“We are nothing but components of a great, indifferent machine,” she says. “It purred away, we approached each other, we performed our antics and capers, but in the end, it was all nothing but the cruel machinery of love, which I had studied in the encyclopedia as a child.”
The title story of the collection is even more extreme. Sybil Margoniner is the Jewish–German daughter of wealthy parents, hailing from the same class as the author. She is attractive and intelligent but also spoilt and manipulative. Sybil uses illness to ensure her whims are satisfied, and she has many of these. She is, in other words, a piece of work.
Her schooldays are a series of bids for power launched against peers and teachers. Later, her gambits are transferred to those boys drawn to her flirtatious caprice. When, after a series of conquests, she encounters an older, unattractive man who sees her exactly for what she is, Sybil is checked for the first time.
She is immediately drawn to the contempt he holds for her. What follows is a barbaric account of mutually assured emotional destruction: “He mocks her relentlessly. She hates him, because he portrays her as a sweet little animal created to cause suffering without being able to suffer herself, an empty, shiny puppet that the monkeys can’t stop falling for.”
These stories of love and hate, sadism and masochism, are compelling in isolation. But what makes them remarkable is that they prefigure his final works, published in the years before his death in 1947.
Fallada stayed in Germany throughout the war. He collaborated with the authorities when required. In his writing, he welded the terrible personal dynamics explored in these early pieces to a larger exploration of life under the Nazi regime. And the morphine addict and small-time crook who wrote Lilly and Her Slave eventually became the author of Alone in Berlin, which Primo Levi called “the greatest book ever written about German resistance to the Nazis”.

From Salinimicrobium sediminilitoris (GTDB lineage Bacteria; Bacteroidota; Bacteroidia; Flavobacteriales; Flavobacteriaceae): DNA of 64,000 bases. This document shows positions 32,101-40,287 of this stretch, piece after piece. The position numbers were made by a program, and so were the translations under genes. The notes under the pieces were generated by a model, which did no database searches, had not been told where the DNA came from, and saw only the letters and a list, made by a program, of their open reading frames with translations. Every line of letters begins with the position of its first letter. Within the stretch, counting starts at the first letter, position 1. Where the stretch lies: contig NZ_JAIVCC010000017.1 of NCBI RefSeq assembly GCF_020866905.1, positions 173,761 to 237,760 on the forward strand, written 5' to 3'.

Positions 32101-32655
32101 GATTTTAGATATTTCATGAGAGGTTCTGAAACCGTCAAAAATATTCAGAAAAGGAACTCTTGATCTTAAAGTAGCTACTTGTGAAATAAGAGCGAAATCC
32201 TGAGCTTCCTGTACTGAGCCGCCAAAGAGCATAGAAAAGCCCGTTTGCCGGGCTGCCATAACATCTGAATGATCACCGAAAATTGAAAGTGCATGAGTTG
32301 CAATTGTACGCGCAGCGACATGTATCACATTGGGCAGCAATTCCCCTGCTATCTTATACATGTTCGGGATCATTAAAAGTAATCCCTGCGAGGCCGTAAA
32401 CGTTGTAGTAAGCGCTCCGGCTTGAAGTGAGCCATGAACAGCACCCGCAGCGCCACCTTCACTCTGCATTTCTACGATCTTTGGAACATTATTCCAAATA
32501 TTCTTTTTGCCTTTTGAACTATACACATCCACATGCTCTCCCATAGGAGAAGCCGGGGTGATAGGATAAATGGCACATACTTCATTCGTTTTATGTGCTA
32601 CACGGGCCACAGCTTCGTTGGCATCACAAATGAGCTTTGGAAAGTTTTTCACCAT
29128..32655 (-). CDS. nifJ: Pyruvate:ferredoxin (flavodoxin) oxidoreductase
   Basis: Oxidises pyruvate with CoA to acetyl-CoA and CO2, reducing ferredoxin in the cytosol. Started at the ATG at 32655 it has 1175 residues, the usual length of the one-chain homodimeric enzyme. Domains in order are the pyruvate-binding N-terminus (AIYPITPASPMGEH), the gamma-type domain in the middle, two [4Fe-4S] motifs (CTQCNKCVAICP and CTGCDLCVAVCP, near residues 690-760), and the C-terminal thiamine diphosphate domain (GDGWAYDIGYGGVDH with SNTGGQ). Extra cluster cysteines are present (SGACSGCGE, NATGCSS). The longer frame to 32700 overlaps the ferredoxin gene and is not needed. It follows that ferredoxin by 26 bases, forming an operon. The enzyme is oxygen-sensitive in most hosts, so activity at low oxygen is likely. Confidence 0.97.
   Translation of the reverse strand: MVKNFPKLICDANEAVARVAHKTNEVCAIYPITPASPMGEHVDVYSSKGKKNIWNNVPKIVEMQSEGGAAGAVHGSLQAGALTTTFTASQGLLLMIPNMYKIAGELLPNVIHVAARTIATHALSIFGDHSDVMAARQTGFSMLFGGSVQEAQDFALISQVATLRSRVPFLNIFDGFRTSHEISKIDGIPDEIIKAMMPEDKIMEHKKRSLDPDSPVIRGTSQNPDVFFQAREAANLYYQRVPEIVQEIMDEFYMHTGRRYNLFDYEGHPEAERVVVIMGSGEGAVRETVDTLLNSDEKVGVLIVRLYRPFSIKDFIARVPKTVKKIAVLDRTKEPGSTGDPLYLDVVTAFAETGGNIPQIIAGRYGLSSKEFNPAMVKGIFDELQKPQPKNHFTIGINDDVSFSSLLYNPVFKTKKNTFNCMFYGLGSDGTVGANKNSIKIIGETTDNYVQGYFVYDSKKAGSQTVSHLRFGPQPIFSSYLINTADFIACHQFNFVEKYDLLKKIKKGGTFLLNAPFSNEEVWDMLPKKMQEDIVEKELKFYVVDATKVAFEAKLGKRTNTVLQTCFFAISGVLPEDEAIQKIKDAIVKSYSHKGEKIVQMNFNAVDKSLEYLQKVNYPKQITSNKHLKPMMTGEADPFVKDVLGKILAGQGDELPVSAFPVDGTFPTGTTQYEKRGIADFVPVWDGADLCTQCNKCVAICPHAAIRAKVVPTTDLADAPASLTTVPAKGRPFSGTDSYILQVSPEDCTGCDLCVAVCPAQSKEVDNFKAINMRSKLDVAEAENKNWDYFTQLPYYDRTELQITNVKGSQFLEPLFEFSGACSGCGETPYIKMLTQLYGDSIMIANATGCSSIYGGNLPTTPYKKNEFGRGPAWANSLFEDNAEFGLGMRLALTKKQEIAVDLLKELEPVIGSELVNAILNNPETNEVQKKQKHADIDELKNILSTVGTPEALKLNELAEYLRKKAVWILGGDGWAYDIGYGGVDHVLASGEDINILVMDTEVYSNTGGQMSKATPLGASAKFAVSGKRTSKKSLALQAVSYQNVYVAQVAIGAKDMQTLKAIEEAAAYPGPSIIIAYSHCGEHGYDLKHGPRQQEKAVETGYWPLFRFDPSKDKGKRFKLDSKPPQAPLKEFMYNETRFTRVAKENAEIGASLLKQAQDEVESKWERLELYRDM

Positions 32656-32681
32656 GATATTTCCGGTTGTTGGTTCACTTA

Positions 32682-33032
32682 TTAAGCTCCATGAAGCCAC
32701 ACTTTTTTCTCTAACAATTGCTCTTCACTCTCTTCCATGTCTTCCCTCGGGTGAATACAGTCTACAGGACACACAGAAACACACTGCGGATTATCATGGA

Scribe Publications, 256pp, $29.99
This article was first published in the print edition of The Saturday Paper on July 16, 2022 as "Lilly and Her Slave, Hans Fallada (translated by Alexandra Roesch) ".
For almost a decade, The Saturday Paper has published Australia’s leading writers and thinkers. We have pursued stories that are ignored elsewhere, covering them with sensitivity and depth. We have done this on refugee policy, on government integrity, on robo-debt, on aged care, on climate change, on the pandemic.
All our journalism is fiercely independent. It relies on the support of readers. By subscribing to The Saturday Paper, you are ensuring that we can continue to produce essential, issue-defining coverage, to dig out stories that take time, to doggedly hold to account politicians and the political class.
There are very few titles that have the freedom and the space to produce journalism like this. In a country with a concentration of media ownership unlike anything else in the world, it is vitally important. Your subscription helps make it possible.
Select your digital subscription